Just in Time for BBQ Season Homemade Pickles

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About: Designer. Thinker. Doer. Hiker. Lover.

My weekly CSA box (Community Supported Agriculture) included a fun new-to-me vegetable - the Italian Pickling Melon. Similar to a cucumber and just as crisp and delicious, I decided to try out their pickling recipe and share it here on Instructables. Making homemade pickles is an easy process and a great use of the extra mason jars I have lying around, plus it never hurts to have a jar handy now that summer is upon us and there will be plenty of BBQs to use up these fresh pickles in the coming weeks.

The photos are all my own. The recipe came from their site here: http://mariquita.com/CSAinfo/thisweekslist2014.ht...

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Step 1: Gather Your Supplies

To make your own homemade pickles, you will need:

1 quart jar with a lid (be sure to sterilize your jars first! directions on that can be found here)

2-3 pickling cucumbers (as many as can fit in the jar). You can also use cucumber, peppers, or just about anything to pickle. Like I said, I used pickling melons because they turned up in my CSA and I wanted to try something a little different.

5 sprigs of fresh dill

2-4 cloves of garlic, crushed and minced

3 Tbsp white distilled vinegar

½ - 1 Tbsp kosher salt, to taste

distilled or filtered water – enough to top off jar

20 black peppercorns, optional

¼ tsp red pepper flakes, optional


Fun tip: I received this crinkle-cut knife as a gift a while ago and occasionally use it for cheese, but was more excited than I probably should have been when I realized I could cut up the pickle slices with this knife to give the edges a ridged texture.

Step 2: Cut, Measure, Fill

The next step is simple.

Slice up your vegetable to pickle however you want - spears, slices, chips - and add them to the jar.

Next, add the sprigs of fresh dill, white vinegar, salt, peppercorns, red pepper flakes, and crushed garlic. This should pretty well fill the jar with soon-to-be pickly goodness. The only thing left to do is top off your mason jar with distilled water and be sure to fill it right up to the brim.

Step 3: Batten Down the Hatches! (The Last Step)

Secure the mason jar by double-checking the lid is on properly once you've filled it with water, then give it a good shake to make sure all of those herbs and spices mix throughout the jar evenly.

Sit the jar right-side-up for 12 hours and then flip it over for another 12 hours before tasting the final product. Keep these little gems refrigerated if you're not going to eat them right away and use them up within a month of pickling.

Happy BBQ season, all!

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    17 Discussions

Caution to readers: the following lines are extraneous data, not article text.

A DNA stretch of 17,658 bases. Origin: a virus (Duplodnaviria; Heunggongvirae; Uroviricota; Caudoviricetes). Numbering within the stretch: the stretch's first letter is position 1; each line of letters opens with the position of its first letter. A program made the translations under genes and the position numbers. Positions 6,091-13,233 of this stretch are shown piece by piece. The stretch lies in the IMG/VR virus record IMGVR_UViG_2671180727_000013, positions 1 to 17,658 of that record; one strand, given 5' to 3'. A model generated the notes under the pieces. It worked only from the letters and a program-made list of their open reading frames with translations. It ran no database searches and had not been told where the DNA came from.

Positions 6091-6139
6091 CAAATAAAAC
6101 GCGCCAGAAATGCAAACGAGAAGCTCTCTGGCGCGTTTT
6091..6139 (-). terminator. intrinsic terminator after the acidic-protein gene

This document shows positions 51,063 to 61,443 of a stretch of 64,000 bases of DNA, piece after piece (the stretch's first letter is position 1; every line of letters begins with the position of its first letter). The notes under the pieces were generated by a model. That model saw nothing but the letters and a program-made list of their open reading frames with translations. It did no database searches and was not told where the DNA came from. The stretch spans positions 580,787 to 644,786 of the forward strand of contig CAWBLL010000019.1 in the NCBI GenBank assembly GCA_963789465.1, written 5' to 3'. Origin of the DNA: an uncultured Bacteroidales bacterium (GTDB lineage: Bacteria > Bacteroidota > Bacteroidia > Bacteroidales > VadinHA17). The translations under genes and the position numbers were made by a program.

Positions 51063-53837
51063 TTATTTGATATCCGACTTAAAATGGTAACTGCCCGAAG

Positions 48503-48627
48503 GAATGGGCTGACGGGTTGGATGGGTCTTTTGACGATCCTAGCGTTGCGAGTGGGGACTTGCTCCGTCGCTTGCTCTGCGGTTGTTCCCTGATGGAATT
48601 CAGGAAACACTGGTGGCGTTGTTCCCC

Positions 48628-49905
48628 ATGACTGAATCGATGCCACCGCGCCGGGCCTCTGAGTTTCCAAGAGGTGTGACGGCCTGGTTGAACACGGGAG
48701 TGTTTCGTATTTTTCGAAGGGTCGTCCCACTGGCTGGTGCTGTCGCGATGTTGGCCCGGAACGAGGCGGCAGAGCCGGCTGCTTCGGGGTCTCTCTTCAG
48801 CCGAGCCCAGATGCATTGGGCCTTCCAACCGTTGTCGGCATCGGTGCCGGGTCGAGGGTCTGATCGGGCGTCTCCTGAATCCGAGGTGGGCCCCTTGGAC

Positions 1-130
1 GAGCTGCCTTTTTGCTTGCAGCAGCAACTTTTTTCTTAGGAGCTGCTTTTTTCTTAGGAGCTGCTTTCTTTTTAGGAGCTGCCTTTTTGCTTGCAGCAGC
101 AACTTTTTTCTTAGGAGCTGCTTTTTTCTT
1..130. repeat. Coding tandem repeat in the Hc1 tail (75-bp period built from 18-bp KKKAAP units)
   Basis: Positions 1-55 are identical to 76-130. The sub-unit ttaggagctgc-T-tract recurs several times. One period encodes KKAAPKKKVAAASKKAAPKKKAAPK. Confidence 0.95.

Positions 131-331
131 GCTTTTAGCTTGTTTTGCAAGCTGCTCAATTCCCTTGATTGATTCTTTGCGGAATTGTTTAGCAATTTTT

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    Mattazin

    5 years ago on Introduction

    Great! Can't wait to make pickles! Do you know how to make vinegar? I just got some Heinz unfiltered with the Mother. Want to save the Mother and make some homemade.

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    skeptikool

    5 years ago on Introduction

    You might like to also try alternate layers of sliced beetroot and Spanish onion - a yummy addition to any meal. Agree on the half vinegar and water.

    1 reply
    None
    acoensskeptikool

    Reply 5 years ago on Introduction

    Thanks for the suggestion, skeptikool! I think the difference in the amount of vinegar might be for the italian pickling melon instead of standard pickling cucumbers. These are delicious as-is, but then again I'm sure more vinegar would be good, too - just more tangy.

    None
    fasteddy999

    5 years ago on Step 3

    My mom taught me to use 50% vinegar/50% water for fresh pickles. Your recipe is a little shy on vinegar.

    1 reply
    None
    acoensfasteddy999

    Reply 5 years ago on Introduction

    Thanks for sharing another variation, fasteddy! I've enjoyed this recipe featured here - I'm sure more vinegar would work as well.

    None
    acoensOldElvis

    Reply 5 years ago on Introduction

    Good call, OldElvis! Thanks for pointing that out - I'll add it to my steps above.

    None
    momoluv

    5 years ago

    This is really cool. Great job. Have fun with that 3 month pro membership and use it well;)

    1 reply
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    grapenut

    5 years ago on Introduction

    CSA=Community Supported Agriculture

    3 tbsp of Distilled vinegar? That doesn't seem like much; What would you guess the ratio of water to vinegar is? Looks Delish...

    1 reply
    None
    acoensgrapenut

    Reply 5 years ago on Introduction

    Yes, only 3 tablespoons of vinegar. I didn't measure the water - just did as the recipe said and filled the rest of the jar - but I'd guess I put close to a full cup of water in. The taste is fresh and tangy, but you could always add more vinegar to taste if you'd like.

    Also, thanks for reminding me to spell out CSA! I've edited the intro text.